Twenty-one miles ago, I drove to the University of Oregon where I was to meet my coach, Joe Henderson. Joe is quite a guy, and though I've written about him before, I don't think I have quite captured what he means to me. Anyway, I ran a few miles early, to get ahead of the heat and ahead of the team. The group run was only supposed to be seventeen, so I needed to add some of my own. I did a two mile out and then two miles back, which gave me four. Then I followed the path of the others.
(Insert heavy sigh)
So, here's the thing. I was so exhausted and emotional at mile twenty that I knew I had to just run to my car and get inside and cry. Seriously. I would have cried out on the bike path, but the last time I did that (right after Lij was killed in a car crash a few weeks back) I thought one of the walkers on the path was going to call a paramedic for me...or Cahoots. Anyway, I sent my coach a text and said, "I'm just going to run back to my car so please don't wait for me." Then I ran to my car and cried, as planned.
When I got home, I showered and then I collapsed on the couch. I may have slept. Who knows. But after a very long while, I got a text from Coach saying "I assume you just went home because I don't think you are running a 16 minute pace."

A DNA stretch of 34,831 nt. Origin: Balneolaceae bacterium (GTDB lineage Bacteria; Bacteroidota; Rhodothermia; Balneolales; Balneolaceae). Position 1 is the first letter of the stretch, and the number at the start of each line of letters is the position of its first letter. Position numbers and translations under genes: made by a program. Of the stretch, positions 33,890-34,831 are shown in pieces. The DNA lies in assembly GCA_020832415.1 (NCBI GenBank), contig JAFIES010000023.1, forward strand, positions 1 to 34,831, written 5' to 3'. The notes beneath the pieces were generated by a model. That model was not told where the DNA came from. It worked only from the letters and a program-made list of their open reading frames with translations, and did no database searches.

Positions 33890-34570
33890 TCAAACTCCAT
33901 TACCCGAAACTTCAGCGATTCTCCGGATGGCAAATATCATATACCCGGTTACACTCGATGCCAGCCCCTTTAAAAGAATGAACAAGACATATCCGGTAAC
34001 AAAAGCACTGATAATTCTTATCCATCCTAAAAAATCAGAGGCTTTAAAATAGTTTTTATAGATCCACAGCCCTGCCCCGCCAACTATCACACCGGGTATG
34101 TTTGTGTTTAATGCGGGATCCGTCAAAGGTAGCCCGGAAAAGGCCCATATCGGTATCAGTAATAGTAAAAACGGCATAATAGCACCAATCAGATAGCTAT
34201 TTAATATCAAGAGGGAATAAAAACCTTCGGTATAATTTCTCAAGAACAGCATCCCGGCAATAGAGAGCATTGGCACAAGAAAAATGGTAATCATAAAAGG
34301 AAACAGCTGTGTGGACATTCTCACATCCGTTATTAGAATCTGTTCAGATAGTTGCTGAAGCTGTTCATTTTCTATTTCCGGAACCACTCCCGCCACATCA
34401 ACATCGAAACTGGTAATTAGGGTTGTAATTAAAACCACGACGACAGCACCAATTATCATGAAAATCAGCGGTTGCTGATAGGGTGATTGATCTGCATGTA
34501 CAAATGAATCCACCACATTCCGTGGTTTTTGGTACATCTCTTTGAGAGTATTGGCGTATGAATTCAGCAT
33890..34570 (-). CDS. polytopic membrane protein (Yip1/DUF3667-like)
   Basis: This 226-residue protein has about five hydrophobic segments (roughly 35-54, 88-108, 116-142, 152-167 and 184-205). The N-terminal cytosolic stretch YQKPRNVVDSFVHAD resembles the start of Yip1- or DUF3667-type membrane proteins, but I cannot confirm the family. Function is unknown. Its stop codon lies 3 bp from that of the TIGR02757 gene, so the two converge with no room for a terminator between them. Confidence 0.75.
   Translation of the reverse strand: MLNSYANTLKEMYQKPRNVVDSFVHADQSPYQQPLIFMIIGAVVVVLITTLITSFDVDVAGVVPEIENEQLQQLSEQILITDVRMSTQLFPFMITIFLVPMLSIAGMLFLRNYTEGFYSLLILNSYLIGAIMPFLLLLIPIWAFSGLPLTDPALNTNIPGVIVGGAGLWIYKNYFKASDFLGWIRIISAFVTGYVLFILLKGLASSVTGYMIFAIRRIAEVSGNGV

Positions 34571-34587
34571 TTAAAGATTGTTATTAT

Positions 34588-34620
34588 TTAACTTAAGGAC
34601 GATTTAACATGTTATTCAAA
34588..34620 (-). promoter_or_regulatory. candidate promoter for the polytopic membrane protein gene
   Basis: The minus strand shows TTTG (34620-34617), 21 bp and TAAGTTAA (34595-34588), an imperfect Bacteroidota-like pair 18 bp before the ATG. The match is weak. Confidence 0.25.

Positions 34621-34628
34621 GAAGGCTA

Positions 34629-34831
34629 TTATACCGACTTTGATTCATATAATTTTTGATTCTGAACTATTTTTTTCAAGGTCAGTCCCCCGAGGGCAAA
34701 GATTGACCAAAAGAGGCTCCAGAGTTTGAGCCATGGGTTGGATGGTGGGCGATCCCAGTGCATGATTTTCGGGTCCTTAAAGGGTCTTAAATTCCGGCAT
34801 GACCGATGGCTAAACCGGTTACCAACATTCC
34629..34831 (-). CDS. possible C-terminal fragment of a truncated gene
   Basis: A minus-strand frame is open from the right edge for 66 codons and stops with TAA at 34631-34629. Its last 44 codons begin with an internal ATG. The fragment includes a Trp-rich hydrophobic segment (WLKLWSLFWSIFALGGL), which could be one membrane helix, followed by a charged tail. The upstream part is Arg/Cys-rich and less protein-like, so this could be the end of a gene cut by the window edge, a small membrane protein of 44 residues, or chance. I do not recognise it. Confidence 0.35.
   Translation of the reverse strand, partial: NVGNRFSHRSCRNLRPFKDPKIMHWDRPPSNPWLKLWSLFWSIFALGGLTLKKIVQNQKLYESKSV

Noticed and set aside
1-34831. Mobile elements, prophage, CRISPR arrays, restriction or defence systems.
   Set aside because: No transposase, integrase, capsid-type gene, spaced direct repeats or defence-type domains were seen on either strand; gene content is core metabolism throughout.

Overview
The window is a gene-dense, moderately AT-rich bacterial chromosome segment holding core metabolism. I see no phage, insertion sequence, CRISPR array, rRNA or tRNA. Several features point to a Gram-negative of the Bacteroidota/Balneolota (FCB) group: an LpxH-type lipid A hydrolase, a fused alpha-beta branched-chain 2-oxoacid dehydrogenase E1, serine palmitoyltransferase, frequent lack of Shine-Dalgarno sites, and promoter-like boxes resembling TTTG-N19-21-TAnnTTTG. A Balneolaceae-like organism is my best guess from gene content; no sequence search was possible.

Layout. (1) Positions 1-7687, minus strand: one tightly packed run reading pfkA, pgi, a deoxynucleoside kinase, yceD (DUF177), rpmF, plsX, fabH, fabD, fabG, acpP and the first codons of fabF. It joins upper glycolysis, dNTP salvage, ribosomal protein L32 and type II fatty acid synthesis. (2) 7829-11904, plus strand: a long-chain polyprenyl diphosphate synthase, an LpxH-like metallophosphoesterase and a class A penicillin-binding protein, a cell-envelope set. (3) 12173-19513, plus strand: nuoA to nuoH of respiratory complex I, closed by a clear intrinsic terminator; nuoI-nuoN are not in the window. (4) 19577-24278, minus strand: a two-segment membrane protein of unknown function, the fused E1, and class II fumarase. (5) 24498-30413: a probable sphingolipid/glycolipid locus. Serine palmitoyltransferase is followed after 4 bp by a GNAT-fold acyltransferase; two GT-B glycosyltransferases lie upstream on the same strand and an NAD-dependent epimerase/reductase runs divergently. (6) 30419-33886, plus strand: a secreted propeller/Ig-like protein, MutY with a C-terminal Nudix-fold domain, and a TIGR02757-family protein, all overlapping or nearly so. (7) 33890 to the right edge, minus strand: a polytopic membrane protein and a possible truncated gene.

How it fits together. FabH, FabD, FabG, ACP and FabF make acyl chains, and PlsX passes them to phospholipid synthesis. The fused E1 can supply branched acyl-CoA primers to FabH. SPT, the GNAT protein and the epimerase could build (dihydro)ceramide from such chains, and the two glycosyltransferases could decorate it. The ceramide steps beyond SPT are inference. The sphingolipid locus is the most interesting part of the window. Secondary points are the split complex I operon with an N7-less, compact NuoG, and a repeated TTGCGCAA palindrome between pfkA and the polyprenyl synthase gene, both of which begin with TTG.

I wrote back immediately and said, "yes Joe! I went home. I am so sorry. I sent you a message and I am not sure who I sent it to."
Then I check my texts and it looked like I tried to text it to him email addressed. I felt terrible to make him spend his day waiting at Hayward field.
Here's the thing about Joe, this man who has never singled me out of having MS, never made me feel like a mascot that "we can all be proud of," never treated me any different than any other runner on the team. He said, "Hayward field is one of my favorite places to be and I don't mind at all." And even if he did mind, he would never let on. He's one of the best people I have ever met.
So, 21 miles ago, I was not in the mind set thinking about how much faith I have in humanity because of the actions of another. But right now, I surely am. Thank you, Joe.